Resolution Professional's 'Success Fee' More of a 'Contingency', Not Part of IBC, Rules NCLAT
Moneylife Digital Team 24 September 2021
In a significant order, the National Company Law Appellate Tribunal (NCLAT) says the success fee paid to the resolution professional (RP) is more of a contingency and not part of the Insolvency and Bankruptcy Code (IBC). 
 
While dismissing an appeal, the bench of justice AIS Cheema and Dr Alok Srivastava observed, "By pushing in a big amount at last moment in the name of success fees for the resolution professional and making it part of Corporate Insolvency Resolution Process (CIRP) costs at the time of approval of the resolution plan, does not make the same a commercial decision of the committee of creditors (CoC)." 
 
"... 'success fees' which is more in the nature of the contingency and speculative is not part of the provisions of the IBC and the regulations and the same is not chargeable. Apart from this, even if it is to be said that it is chargeable, we find that in the present matter, the manner in which it was last minute pushed at the time of approval of the resolution plan and the quantum are both improper and incorrect," NCLAT says.
 
The case relates to an order passed by the Mumbai bench of the National Company Law Tribunal (NCLT). While approving the resolution plan submitted by Prestige Estates Projects Ltd for Ariisto Developers Pvt Ltd, the adjudicating authority disagreed with the CoC, which has approved 'success fees' of Rs3 crore to the resolution professional. 
 
Jayesh N Sanghrajka, the erstwhile RP of Ariisto Developers, had filed the appeal before NCLAT. He contended that the approval of the success fees was a commercial decision of the CoC and the adjudicating authority could not have interfered with it, while approving the resolution plan and directing the distribution of the amount set apart for success fees. 
 
During a previous hearing in June this year, NCLAT had observed that "it was not necessary to call response from CoC as it had already (supposedly) expressed itself in the minutes of the meeting." It then decided to appoint advocate Sumant Batra as an amicus curiae.  
 
In its first meeting, the CoC for Ariisto Developers approved Mr Sanghrajka, a chartered accountant (CA), as RP by paying a monthly fee of Rs3 lakh plus taxes and a fixed fee cost of Rs5 lakh. 
 
Senior counsel Dhruv Mehta appearing for Mr Sanghrajka submitted that the RP successfully convened the CoC meeting and got CoC's approval on the resolution plan, which can be only reasonableness of 'success fees'. He also contended that only the CoC could consider if the success fee is to be paid and the amount and the adjudicating authority cannot look into this aspect as it is part of the commercial wisdom of the CoC.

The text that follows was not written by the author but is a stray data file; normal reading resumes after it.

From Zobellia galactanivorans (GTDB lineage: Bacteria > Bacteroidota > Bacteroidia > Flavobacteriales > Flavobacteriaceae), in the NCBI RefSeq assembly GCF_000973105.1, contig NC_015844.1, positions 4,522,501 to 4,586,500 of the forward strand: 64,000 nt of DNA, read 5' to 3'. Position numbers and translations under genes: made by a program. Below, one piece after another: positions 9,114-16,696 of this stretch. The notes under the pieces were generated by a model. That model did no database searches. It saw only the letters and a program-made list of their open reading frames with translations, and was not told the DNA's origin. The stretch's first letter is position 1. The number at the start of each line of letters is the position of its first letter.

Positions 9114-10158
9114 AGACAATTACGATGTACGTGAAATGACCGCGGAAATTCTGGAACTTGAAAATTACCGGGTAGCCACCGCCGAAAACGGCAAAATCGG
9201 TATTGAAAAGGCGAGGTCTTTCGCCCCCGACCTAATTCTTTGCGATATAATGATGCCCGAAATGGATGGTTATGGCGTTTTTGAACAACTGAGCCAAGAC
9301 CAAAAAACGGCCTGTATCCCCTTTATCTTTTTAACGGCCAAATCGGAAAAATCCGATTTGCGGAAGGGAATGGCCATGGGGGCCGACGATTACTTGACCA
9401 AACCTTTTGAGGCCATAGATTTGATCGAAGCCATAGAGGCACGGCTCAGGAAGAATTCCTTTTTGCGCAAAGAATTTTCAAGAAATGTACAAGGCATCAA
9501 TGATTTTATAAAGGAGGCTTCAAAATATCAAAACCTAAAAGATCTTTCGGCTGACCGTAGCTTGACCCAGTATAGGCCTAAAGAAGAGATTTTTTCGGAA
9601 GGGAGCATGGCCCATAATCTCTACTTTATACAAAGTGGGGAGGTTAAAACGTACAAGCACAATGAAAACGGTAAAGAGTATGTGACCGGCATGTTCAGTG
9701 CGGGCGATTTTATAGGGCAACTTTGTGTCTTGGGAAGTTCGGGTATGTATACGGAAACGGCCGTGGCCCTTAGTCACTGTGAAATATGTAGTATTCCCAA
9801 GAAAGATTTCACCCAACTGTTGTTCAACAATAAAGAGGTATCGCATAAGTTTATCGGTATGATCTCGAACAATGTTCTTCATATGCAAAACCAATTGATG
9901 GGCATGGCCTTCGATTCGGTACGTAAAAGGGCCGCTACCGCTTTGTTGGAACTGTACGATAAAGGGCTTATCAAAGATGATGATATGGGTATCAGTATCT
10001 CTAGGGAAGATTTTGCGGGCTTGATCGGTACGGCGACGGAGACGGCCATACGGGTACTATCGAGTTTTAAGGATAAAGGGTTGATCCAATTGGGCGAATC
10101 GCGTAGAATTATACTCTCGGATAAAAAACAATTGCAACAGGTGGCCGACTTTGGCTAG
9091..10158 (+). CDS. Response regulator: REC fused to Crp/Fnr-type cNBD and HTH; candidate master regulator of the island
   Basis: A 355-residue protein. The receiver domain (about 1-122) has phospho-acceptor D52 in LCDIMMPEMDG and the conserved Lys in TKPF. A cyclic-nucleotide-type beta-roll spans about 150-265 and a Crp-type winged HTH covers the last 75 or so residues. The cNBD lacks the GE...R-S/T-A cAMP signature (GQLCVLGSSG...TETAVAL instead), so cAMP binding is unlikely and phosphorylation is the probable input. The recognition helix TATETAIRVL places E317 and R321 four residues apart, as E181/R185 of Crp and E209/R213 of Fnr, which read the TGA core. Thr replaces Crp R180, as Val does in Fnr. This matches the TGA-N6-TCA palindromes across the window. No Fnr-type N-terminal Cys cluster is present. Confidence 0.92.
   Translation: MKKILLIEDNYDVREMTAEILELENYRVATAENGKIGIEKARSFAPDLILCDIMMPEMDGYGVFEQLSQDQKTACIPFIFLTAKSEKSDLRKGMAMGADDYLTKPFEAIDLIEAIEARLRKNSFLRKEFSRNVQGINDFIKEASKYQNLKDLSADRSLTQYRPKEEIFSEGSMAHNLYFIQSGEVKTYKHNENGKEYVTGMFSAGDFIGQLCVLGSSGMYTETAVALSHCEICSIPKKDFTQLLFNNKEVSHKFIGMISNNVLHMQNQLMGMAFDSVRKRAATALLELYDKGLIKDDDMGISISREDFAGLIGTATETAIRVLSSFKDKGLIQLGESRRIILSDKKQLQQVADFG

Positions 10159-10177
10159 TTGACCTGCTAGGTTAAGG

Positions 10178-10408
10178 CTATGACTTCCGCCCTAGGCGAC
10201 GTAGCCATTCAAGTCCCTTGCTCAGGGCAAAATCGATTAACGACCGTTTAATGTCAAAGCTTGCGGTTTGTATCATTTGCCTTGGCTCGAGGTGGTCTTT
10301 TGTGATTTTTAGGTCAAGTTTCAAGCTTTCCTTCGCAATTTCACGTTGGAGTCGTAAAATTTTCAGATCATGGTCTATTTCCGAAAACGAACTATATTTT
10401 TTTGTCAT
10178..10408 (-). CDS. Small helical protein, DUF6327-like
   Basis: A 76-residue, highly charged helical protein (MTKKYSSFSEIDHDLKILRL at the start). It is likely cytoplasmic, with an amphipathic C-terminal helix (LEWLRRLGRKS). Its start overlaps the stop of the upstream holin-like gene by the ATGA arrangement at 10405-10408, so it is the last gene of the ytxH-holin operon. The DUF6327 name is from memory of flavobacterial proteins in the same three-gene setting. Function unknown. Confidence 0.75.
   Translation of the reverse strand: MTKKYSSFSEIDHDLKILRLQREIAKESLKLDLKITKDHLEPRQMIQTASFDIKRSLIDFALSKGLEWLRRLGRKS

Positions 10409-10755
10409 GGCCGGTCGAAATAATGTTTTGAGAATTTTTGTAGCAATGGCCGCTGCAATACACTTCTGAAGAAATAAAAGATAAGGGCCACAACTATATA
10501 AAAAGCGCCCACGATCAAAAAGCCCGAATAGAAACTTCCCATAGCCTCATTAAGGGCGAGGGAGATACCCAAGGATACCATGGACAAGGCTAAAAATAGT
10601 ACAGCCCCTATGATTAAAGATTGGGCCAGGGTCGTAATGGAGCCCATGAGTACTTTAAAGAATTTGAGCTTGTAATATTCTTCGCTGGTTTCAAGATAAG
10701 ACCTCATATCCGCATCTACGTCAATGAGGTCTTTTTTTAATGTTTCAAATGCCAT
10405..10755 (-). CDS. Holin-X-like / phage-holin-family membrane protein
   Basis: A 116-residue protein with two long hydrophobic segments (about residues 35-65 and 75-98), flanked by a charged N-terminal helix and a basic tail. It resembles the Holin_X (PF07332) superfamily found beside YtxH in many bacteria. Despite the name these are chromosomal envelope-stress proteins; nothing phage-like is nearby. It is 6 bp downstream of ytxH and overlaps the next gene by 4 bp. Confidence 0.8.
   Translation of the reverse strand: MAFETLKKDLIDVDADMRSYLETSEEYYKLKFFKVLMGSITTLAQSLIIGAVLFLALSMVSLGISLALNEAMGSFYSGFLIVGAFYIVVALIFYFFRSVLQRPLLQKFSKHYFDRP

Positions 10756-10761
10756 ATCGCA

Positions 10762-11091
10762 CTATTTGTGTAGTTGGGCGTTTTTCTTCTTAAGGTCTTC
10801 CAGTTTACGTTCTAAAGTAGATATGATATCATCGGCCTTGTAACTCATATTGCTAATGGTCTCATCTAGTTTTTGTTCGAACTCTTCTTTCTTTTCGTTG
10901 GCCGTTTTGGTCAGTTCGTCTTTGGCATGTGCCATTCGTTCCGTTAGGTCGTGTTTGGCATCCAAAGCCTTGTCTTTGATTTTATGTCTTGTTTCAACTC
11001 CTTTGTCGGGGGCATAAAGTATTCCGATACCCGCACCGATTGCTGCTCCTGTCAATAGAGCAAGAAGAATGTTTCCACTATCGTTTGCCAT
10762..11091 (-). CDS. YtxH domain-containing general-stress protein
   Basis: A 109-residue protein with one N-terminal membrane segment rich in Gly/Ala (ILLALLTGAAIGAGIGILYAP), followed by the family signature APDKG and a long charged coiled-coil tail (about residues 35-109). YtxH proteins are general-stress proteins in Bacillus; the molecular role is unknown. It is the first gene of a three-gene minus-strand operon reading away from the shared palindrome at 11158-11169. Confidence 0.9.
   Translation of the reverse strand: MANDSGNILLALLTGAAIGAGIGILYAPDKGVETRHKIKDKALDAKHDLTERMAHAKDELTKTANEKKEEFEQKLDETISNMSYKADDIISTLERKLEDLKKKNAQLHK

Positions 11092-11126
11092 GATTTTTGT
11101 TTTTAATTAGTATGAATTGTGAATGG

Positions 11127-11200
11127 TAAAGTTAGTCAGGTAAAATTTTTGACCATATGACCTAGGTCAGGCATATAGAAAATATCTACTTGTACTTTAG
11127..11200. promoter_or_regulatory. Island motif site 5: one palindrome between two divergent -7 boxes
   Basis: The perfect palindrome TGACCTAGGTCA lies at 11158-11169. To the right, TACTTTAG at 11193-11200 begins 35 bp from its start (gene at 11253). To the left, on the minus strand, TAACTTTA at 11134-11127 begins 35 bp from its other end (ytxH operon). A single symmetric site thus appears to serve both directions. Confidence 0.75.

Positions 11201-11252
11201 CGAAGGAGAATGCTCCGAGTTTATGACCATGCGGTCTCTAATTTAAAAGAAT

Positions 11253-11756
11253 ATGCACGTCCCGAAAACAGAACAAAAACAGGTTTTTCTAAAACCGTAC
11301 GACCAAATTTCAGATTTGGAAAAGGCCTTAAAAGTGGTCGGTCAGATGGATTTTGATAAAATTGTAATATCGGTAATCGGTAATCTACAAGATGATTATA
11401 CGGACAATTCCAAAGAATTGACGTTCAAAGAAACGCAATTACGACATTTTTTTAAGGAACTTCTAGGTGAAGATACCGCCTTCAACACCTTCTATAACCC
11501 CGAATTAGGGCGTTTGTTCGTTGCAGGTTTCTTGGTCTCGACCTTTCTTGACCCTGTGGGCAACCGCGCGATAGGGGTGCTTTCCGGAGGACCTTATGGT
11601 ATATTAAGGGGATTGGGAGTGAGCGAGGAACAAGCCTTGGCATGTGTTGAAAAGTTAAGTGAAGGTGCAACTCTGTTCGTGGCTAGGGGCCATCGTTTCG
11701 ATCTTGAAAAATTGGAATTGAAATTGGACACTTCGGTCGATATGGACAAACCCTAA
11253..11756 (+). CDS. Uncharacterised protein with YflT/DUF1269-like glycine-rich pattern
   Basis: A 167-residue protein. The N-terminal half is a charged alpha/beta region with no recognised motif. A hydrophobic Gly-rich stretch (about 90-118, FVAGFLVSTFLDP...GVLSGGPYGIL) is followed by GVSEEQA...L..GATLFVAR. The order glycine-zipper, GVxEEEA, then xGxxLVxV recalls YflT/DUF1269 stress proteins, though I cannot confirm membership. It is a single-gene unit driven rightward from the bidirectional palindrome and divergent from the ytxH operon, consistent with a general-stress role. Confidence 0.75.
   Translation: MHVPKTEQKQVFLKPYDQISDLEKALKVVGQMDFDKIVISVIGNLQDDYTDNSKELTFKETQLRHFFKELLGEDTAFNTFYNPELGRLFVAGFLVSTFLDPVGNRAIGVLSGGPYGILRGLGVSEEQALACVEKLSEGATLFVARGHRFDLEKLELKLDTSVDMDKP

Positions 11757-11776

Mr Mehta also contended that if the adjudicating authority did not agree with the success fees, the resolution plan should have been sent back and the adjudicating authority could not have meddled with the CIRP costs that are part of the resolution plan.
 
Advocate  Batra, the amicus curiae, pointed out that in the IBC and the regulations, there is no express provision for grant of a success fee. 
 
NCLAT noted, "The CoC can fix the quantum of fees, but it would be subject to scrutiny by the adjudicating authority as what is reasonable fee is context-specific and it is not part of the commercial decision of the CoC. The CoC exercised commercial decision with regard to the resolution plan, which is required to be approved and although CIRP costs are required to be paid on priority, the reasonableness of fees is not part of the commercial decision."
 
"In our view, if the resolution professional seeks to have success fee at the initial stage of CIRP, it would interfere with the independence of resolution professional, which can be at the cost of the corporate debtor. If a success fee is claimed when the resolution plan is going through or after the resolution plan is approved, it would be in the nature of a gift or reward. 'Success fee'- the term is contrary to what the Insolvency and Bankruptcy Board (IBBI)  provided in its circular dated 16 January 2018 that insolvency professional should render services for a fee which is a reasonable reflection of his work. The fee has to be related to acts performed or to be performed for the furtherance of the CIRP, for dues or expenses actually incurred," the bench stated. 
 
Advocate Batra, the amicus curiae, also argued that if the minutes of item No5 of the 20th CoC meeting are perused, it is a case of approving a significant gift for the resolution professional, which can be only at the cost of creditors waiting in line and whose percentage of dues would consequently get reduced. 
 
"It is rightly argued that this would be a bad precedent. The alleged acts performed were handsomely paid for in the month to month "fee' taken. According to the Amicus Curiae, the success fee given in addition to the big amount of Rs8 lakh per month is only in the nature of gift or reward. We agree with the Amicus Curiae," NCLAT says. 
 
The appellate tribunal also noted, "The interest of interim resolution professional (IRP) or resolution professional cannot be equated with the interest of the corporate debtor and other stakeholders, creditors. Fees cannot be disproportionate to eat into the percentage of others."
 
It then dismissed the appeal filed by CA Sanghrajka, the erstwhile RP for Ariisto Developers.
 
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